Having paid or settled medical bills deleted from consumers' credit reports could potentially boost millions of people's credit scores, giving them access to credit (like mortgages, auto financing or business loans) at much better rates and terms.

That would be welcome news to scores of consumers, especially considering recent data from Fair Isaac, creator of the FICO credit score, that about 40 million Americans – roughly one out of four with a credit file – have bad credit, or a credit score below 600.

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Do yourself a "HUGE FAVOR" and carefully read this:

The 21st Century Act: Final Amendments to Regulation CC Section:
"Prohibits" reimbursement of Credit, Loan, and Finance Balances to a "Bank Entity" leaving only "Nonbank Consumers" able to receive reimbursement, as specified on Pages 85 and 86.

The 21st Century Act states on pg. 85 and 86 that "Only Nonbank Consumers can suffer losses and File for
Re-credit or Re-claim on any Accounts under the Federal Reserve System" also “Any Second or Third Party Presenters utilizing a Banks Documentation, Contracts and/or Agreements to seek Claims shall be considered to be that Bank under the Rules and Regulations”, the Expanded Definitions also includes Credit Cards and Home Equity Lines of Credit.
Also on Pages 100 and 101 "In any Financial Claims the Indemifying Bank (Parent Bank) must be Identified".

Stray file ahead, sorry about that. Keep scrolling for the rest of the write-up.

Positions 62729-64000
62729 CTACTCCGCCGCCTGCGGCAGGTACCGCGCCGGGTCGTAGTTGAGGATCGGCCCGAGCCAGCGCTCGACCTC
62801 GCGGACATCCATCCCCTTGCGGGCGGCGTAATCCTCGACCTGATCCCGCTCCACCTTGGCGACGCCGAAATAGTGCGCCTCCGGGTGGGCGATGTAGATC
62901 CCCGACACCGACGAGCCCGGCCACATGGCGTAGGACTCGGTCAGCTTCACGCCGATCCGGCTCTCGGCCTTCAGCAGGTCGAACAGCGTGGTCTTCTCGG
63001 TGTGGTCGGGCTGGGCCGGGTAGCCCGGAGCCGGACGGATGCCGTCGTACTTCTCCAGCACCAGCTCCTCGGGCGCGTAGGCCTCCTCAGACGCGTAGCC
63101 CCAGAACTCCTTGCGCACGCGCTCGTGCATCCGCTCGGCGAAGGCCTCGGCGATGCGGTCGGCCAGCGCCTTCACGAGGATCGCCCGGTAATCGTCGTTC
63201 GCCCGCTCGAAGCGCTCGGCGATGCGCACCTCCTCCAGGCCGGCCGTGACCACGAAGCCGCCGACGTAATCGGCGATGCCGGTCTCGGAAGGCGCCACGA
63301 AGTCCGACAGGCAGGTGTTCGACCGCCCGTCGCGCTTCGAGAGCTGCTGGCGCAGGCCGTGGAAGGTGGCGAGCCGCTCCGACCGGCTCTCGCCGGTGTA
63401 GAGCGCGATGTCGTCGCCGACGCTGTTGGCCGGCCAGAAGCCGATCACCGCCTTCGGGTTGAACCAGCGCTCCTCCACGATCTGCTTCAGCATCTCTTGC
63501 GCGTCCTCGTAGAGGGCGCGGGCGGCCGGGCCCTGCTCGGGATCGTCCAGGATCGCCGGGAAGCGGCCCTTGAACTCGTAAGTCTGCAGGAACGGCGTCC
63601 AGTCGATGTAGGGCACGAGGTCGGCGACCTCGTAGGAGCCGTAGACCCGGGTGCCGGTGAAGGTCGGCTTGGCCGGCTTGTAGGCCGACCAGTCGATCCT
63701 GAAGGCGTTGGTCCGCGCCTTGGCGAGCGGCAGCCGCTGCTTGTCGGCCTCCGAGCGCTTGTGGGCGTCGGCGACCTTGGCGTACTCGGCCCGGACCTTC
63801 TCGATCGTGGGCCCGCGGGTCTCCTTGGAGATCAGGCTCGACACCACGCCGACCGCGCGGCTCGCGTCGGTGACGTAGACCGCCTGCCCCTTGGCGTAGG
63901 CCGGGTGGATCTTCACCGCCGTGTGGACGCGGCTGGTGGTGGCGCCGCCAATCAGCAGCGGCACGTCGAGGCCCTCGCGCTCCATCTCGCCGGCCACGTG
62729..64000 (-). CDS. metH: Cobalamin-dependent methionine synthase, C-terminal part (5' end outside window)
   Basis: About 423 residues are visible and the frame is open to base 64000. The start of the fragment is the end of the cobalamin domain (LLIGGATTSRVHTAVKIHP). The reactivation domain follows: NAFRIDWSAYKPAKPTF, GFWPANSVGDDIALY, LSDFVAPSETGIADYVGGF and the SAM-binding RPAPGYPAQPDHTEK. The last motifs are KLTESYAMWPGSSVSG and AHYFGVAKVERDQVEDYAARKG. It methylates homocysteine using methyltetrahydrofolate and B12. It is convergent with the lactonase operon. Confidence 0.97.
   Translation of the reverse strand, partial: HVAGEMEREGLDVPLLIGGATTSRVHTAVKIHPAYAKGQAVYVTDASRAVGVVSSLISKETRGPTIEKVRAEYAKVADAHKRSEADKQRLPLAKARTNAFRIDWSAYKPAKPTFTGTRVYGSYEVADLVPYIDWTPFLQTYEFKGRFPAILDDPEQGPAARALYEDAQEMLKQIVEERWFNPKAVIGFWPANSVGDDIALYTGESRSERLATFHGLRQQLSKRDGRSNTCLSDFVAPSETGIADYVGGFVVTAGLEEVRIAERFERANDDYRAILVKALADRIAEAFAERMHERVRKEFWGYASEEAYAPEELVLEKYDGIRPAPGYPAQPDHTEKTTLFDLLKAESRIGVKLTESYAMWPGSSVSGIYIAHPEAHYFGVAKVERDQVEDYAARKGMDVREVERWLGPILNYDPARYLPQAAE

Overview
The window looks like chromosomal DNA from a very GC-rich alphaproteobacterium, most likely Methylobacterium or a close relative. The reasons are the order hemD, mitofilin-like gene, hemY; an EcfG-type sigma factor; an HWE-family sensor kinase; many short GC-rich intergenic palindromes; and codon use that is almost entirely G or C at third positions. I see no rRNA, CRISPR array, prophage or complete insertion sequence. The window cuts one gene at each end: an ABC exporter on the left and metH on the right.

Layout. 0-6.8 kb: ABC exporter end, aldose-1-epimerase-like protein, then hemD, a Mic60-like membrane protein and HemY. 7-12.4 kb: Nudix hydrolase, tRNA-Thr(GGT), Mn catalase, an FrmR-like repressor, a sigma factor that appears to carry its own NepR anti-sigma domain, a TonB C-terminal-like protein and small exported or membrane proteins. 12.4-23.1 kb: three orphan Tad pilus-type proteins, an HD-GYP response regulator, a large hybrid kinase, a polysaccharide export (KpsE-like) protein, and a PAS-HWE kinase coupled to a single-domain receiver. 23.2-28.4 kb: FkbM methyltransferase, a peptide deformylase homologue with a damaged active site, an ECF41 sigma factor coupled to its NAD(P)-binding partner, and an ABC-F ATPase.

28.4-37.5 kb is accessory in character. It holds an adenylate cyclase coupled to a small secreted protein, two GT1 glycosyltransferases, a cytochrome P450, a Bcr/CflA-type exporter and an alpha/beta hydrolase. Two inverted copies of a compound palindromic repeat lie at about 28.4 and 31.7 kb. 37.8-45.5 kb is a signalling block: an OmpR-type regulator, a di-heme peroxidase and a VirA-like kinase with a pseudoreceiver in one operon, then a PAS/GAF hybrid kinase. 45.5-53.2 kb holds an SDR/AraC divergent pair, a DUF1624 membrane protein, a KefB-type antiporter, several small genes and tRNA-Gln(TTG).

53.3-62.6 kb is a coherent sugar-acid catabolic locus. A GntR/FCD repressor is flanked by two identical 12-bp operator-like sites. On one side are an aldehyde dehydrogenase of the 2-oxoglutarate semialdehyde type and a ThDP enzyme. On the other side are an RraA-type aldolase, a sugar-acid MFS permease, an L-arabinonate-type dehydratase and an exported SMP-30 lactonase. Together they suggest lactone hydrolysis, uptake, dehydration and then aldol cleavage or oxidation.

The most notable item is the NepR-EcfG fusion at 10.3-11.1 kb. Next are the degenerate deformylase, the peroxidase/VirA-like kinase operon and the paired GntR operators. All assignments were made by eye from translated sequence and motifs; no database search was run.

(Left-Click to Search Link)
21st Century Act: Final Amendments to Regulation CC

This Federal Law signed January 1, 2006 makes it "Fraudulent" and therefore "Illegal" for the 3 Major Personal Credit Reporting Agencies: Equifax, Experian, and TrasUnion to allow the Banks and the Banks "Third Party Presenters" to place any claim of "Negative" or "Potentially Negative" Accounts on your Personal Credit Based upon the fact that they have no "Legal Grounds or Claim" to the Money.

This is an "Unfair Practice" that diminishes our Financial ability to support ourselves and adversely affects our ability to gain work in many areas which breaks "Antitrust Laws".

These Rules also back claims of: "Aiding and Abetting" Racketeering and Extortion (of Finance Accounts and Personal Credit Reports), Pandering (of Credit and Loan Accounts, and Conspiracy to wit), Theft, Fraud, Federal Mail Fraud, and Telephone Harassment. Also "Threatening of the U.S. Financial Infrastructure", which is a "Capital Crime".

In order to engage the Federal Trade Commission to act against this injustice we must File many Claims, as these Reports must be Filed by a large number of people in order for the Federal Trade Commission to pursue
"Legal Action".

(Left -Click to engage Email Address)

This is way easier than "Occupying Wall Street"!

March 11 2012 at 4:59 PM Report abuse rate up rate down Reply
Steve Hendershot

I had a hospital bill that went to collections in the tune of 5k roughly. I used to assist me in negotiating with the collection agency, they were able to cut my bill in more than half.

February 25 2012 at 7:33 PM Report abuse rate up rate down Reply

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January 12 2012 at 5:30 AM Report abuse rate up rate down Reply